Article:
How Can We Enable Recovery?
  • Education
  • Curiosity
  • Setting reasonable and legal limits
  • Patience
  • Humility
  • Organizing a system of care
  • Avoid scapegoating and stigmatization

45
Thanks to David R. McDuff 2005
46
Thanks to David R. McDuff 2005
47
Thanks to David R. McDuff 2005
48
To Recover Or Discover?
  • A process of growing
  • Accepting the illness
  • Making healthy choices about treatment and
    living in the world
  • Being motivated and hopeful

49
What is Recovered in Recovery ?
  • Abstinence
  • Sense of Responsibility
  • Range of Emotions
  • Intimacy

50
Abstinence and Sobriety
  • Abstinence
  • Stopping Alcohol Or Illicit Substance Abuse For A
    Period Of Time
  • ?
  • Sobriety
  • A Lifestyle Based On Treatment
  • And Personal Change

51
Phases of Recovery
  • Crisis
  • Stability and Structure
  • Consistency and Balance
  • Attachment and Intimacy

52
What Complicates Recovery?
  • Socio-economic
  • Single parent
  • Ethnic
  • Matriarch/Patriarch
  • Gender
  • Religion
  • Treatment method
  • Co-dependency
  • Employment
  • Domestic violence
  • Living situation
  • Extended family

53
Question 10
  • Which is not true?
  • Professionals need a timeline to help plan
    someones recovery
  • Most people who are in treatment are in the
    crisis stage
  • People with sobriety are usually abstinent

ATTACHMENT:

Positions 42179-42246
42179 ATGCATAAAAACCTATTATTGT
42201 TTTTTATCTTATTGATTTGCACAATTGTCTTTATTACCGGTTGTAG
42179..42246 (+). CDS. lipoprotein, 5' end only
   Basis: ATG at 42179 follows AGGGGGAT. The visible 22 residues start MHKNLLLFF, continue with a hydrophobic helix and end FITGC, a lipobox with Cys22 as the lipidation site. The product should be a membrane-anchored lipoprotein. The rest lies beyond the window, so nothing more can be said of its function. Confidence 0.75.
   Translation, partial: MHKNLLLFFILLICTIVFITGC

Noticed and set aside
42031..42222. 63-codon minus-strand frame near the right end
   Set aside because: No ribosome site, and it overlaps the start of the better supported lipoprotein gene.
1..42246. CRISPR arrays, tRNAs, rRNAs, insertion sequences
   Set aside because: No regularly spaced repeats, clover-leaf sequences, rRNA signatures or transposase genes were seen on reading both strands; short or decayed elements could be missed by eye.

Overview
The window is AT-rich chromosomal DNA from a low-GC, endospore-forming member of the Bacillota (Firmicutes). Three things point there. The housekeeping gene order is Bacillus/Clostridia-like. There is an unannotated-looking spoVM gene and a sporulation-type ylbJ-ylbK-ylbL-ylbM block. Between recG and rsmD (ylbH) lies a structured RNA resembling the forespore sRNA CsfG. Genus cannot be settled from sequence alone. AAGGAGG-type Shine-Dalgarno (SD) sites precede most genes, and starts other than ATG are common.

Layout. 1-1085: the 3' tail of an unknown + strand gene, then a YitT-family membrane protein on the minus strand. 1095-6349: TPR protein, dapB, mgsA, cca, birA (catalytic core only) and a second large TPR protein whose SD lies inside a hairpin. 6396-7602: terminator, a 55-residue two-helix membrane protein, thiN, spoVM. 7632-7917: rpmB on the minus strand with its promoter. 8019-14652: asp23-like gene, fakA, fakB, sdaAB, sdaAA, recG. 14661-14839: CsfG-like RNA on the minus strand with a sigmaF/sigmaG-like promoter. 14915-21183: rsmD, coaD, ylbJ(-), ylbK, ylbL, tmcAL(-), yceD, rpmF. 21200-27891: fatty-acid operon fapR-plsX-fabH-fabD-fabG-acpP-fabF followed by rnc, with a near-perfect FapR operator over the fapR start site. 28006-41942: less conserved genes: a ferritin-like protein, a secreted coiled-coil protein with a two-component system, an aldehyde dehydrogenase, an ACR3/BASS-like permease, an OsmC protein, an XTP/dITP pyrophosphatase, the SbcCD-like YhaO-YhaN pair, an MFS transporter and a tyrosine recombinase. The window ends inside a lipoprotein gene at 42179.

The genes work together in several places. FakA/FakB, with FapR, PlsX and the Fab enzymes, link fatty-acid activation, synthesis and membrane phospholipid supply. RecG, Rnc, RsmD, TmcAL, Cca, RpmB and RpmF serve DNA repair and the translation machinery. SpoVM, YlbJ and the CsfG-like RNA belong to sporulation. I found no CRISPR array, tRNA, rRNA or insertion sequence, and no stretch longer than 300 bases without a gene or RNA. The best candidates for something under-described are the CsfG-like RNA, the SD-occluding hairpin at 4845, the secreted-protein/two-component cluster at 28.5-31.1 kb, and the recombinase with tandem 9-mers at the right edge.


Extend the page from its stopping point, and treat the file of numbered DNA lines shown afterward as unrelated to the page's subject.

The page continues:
• Recovery is a process, not a goal

54
Who needs treatment?
13 to 16 million Americans need treatment for
alcohol and/or other drug abuse in any
year BUT Only 3 million receive care
55
In Maryland FY2005
  • 290,000 Maryland adults need alcohol or drug
    treatment vs. 76,538 admissions to treatment
    (26)
  • Young adults 18 to 25 have the highest unmet need
    for alcohol and drug treatment in the state
  • Estimated Costs Per Year
  • Alcohol abuse gt 3 billion
  • Illicit drug abuse gt 2 billion

56
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57
This is a Public Health Problem
  • Drug alcohol treatment is disease prevention
  • HIV infection in injecting drug users 6x greater
    without treatment
  • gt90 injection drug users are infected with
    Hepatitis C virus
  • Why Not Harm Avoidance?

58
Matching Treatment with the Individuals Needs
  • No single treatment is appropriate for all
    individuals
  • Effective treatment attends to multiple needs of
    the individual, not just his or her drug use
  • Treatment must address medical, psychological,
    social, vocational, and legal problems
  • MULTI-SYSTEMIC AND MULTI-MODAL

59
Choose The Level of Care
ASAM Patient Placement Criteria 2nd
Edition PPC-2
60
ASAM CRITERIA(AMERICAN SOCIETY OF ADDICTION
MEDICINE)
  • DEVELOPED OVER 17 YEARS
  • ADMISSION, CONTINUED SERVICE AND DISCHARGE
    CRITERIA